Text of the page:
What do you really need this Christmas?

Hi everybody,

In the lead up to Christmas I have been pondering the question of “what do you really need?” The answer, of course, is very little. I love the saying that all you need is “someone to love, something to do, and something to look forward to”. I guess there are a few other things you need, as well – something to eat, something to drink, shelter from the elements, etc. – but none of us really needs very much and I suspect that everyone reading this has most, if not all, of what is really necessary in life.

I can understand as much as anyone the desire for more. I’ve recently moved to a warm climate and I have been having fun buying new dresses and summer clothes. Luckily, though, I have learned to recognise when I become enchanted with the idea of a possession that costs money, contributes to clutter, and won’t really enrich my life. Last June I made an effort to not buy a single item (aside from the necessary groceries and toiletries) for the entire month. It was a great exercise and I definitely saved money but the big take home was I realised that if I could just resist leaving an item momentarily and walk out of that part of the store, the desire for the item would leave almost instantly.

It’s easy to see how constant consumerism can drain your personal finances and make your house a cluttered nightmare but when you start thinking about it from a global perspective it starts to become really frightening. In essentially every moment of our lives we are influencing the lives of people all over the world – not to mention the world, itself! I was saying to a friend this afternoon that even if you so much as use a public toilet and wash your hands you have to wonder about who made the soap and what the working conditions where like, what was in the soap and where will it end up after it goes down the drain, how did it get here and how much carbon was released in the process, etc. When you think about everything in this way you start to realise how dangerous our culture’s incessant consumerism is – and I know I am fearful of what the future effects of it will be.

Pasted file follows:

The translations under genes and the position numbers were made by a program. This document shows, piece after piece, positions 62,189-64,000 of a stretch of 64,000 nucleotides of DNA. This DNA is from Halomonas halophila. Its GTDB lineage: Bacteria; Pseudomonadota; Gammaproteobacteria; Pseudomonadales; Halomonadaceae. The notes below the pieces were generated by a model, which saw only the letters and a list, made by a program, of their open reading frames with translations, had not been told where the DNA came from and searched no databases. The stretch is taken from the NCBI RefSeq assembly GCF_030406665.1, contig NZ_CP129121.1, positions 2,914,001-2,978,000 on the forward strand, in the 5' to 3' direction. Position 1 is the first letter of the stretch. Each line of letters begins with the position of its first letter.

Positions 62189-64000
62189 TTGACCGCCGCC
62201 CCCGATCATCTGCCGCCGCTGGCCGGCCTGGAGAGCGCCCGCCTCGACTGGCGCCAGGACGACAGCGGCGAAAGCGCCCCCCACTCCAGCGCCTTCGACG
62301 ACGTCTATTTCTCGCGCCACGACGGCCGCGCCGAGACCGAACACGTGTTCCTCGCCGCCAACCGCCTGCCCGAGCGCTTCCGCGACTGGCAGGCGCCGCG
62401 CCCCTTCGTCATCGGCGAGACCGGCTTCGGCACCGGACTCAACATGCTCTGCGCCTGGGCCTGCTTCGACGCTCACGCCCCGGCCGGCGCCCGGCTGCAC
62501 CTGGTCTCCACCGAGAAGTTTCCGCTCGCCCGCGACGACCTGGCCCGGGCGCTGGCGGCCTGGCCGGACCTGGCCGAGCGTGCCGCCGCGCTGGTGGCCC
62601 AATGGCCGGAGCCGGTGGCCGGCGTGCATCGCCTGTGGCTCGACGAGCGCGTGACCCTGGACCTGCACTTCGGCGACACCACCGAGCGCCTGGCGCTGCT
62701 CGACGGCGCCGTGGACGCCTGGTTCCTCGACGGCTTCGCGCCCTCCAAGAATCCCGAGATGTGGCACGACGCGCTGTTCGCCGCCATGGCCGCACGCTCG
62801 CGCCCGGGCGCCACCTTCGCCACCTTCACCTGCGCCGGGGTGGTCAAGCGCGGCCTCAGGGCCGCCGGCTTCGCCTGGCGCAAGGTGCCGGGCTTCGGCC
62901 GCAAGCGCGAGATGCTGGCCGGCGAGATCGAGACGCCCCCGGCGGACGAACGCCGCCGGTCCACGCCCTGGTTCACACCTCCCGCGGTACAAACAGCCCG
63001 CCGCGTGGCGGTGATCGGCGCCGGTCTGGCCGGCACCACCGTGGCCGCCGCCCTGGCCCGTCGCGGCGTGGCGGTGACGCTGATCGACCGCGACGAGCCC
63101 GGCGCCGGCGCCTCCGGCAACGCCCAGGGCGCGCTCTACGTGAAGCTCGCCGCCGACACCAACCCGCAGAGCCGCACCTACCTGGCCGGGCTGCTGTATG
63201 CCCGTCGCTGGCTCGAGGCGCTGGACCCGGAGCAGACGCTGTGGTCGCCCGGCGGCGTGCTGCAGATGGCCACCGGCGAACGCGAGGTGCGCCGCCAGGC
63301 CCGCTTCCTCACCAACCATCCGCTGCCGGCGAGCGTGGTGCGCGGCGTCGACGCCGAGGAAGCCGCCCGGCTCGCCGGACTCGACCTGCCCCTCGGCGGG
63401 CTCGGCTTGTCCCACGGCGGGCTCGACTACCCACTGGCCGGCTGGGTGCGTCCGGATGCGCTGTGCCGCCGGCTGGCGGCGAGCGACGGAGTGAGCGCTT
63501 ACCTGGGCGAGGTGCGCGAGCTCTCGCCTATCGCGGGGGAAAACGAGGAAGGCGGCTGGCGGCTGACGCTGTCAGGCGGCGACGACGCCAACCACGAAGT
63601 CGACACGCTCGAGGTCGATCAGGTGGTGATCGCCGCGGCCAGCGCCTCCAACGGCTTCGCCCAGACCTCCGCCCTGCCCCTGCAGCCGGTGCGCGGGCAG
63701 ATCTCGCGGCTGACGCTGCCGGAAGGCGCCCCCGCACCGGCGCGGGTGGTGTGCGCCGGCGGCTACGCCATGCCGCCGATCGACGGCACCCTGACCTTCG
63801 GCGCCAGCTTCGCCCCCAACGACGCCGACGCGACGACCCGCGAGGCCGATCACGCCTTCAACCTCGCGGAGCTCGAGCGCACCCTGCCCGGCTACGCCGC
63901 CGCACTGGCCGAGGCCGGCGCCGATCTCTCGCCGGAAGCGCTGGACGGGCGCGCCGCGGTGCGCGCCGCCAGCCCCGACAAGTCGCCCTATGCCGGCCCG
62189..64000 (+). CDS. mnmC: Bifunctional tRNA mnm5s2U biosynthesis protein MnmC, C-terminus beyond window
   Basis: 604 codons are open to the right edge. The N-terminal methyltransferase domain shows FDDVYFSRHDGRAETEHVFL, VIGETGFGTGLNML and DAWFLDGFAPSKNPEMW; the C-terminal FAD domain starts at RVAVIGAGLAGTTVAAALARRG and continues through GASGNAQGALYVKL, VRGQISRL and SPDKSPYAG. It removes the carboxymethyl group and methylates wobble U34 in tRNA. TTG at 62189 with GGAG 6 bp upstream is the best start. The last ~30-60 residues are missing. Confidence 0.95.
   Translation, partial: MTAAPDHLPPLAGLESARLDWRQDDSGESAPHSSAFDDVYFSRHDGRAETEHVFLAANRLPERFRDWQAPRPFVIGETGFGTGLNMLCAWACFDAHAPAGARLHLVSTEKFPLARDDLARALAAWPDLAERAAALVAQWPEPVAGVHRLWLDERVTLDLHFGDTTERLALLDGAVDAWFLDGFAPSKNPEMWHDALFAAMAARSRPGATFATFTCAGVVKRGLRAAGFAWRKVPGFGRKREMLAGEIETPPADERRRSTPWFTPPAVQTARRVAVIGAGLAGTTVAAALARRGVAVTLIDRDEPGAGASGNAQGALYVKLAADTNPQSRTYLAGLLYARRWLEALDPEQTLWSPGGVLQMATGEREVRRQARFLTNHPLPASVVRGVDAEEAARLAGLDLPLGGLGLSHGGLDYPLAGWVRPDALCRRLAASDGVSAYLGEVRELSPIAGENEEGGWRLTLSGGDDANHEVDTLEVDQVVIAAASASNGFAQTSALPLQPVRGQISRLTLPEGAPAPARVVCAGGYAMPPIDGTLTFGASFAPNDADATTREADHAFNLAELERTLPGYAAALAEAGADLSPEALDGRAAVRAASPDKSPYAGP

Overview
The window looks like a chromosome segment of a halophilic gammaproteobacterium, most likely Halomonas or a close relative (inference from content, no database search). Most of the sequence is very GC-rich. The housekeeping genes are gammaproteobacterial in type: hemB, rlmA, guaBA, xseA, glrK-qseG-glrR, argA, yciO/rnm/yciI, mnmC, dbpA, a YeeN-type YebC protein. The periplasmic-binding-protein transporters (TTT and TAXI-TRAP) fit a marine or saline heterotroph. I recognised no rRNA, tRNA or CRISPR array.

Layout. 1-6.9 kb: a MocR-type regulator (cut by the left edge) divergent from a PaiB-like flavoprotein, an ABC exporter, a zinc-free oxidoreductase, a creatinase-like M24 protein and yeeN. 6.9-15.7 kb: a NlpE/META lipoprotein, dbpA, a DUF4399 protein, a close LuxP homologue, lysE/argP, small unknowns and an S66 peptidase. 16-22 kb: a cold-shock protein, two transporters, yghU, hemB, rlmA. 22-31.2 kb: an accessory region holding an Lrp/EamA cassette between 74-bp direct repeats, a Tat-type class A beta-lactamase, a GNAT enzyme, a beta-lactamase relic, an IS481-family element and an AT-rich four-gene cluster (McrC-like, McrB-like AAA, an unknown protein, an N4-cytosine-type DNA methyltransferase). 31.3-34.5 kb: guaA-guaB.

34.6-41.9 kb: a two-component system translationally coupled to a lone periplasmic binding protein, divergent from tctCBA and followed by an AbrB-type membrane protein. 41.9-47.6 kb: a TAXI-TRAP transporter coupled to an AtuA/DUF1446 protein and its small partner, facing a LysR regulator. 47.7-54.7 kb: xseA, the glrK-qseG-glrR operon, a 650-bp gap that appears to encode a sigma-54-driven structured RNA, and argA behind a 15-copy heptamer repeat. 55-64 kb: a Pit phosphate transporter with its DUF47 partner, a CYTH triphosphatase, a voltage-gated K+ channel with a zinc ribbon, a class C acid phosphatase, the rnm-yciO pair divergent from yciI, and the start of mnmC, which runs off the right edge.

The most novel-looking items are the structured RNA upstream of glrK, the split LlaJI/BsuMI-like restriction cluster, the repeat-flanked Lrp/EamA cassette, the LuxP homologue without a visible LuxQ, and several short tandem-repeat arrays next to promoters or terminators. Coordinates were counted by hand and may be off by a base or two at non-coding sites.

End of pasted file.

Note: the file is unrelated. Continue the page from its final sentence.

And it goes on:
I don’t want to go all negative-town on you guys but I was just curious about if any of you keep this sort of stuff in mind when it comes to your holiday giving and receiving? A few years ago my brother gave me a Kiva gift card which was really awesome. With Kiva you loan money to people in under-developed countries for entrepreneurial endeavours. I loaned my money to this old man who wanted to buy some ladders to pick coconuts. As Kiva gives out loans, not grants, I did get the money back eventually and when I got the email saying that my loan had been repaid I was actually in a tight money sitch and so it was a super awesome moment! I’m sure it was awesome for him, too, when he got the loan and was able to buy his ladders! Lately I’ve also been giving out gift cards for movies, restaurants, etc. a fair bit. People are always stoked about them and they don’t contribute to material consumerism or clutter which is exciting to me. Gift cards are also super cheap to send (esp. if you have relatives overseas like I do) which makes it doubly awesome!

My month of not buying crap – end of month review